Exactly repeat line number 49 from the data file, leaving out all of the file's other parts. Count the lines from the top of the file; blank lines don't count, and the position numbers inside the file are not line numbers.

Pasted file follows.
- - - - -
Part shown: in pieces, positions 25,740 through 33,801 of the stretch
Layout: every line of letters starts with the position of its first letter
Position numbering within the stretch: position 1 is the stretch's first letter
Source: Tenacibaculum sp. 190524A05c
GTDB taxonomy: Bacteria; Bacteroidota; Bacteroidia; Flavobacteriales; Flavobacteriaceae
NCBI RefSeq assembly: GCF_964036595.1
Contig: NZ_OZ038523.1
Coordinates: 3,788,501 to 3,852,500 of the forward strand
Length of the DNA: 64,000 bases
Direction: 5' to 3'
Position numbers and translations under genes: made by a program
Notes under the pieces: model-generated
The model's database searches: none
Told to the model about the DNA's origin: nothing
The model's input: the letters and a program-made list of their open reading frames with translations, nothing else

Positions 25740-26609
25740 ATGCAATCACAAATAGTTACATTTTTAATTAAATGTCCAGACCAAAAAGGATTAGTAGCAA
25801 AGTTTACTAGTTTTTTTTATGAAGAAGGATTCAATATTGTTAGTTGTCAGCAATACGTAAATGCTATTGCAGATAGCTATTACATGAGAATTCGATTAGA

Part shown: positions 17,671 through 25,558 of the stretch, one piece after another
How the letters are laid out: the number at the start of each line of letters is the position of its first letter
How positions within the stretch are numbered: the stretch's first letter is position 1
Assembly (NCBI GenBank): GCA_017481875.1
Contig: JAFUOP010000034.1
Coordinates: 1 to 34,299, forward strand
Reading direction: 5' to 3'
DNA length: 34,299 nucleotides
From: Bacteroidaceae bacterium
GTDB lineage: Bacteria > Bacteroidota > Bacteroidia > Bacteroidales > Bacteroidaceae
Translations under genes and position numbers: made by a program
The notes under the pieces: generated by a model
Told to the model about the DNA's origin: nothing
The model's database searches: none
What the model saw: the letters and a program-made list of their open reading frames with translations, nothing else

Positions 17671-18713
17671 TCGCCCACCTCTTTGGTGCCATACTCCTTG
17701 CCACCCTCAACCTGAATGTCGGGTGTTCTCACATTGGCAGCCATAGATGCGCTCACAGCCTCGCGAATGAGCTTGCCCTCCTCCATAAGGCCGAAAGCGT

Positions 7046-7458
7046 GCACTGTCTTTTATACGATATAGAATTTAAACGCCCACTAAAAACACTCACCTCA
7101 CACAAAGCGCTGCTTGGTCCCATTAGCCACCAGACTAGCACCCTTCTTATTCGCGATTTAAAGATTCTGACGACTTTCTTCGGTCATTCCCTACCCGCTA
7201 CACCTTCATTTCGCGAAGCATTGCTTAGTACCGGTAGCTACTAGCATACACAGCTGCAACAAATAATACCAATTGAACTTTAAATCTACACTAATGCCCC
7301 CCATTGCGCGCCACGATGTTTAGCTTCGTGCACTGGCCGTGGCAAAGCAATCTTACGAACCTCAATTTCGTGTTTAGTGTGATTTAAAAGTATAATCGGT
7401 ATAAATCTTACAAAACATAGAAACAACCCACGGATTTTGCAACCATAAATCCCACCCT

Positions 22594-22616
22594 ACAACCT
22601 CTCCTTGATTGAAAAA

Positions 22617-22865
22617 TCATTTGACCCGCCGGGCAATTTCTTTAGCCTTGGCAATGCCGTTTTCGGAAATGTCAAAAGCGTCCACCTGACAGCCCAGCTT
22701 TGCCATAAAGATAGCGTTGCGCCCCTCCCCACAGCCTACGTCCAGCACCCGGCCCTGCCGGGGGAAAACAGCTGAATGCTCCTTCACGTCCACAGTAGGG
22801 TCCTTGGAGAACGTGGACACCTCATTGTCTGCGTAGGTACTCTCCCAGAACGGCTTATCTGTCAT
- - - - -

22801 TCCTTGGAGAACGTGGACACCTCATTGTCTGCGTAGGTACTCTCCCAGAACGGCTTATCTGTCAT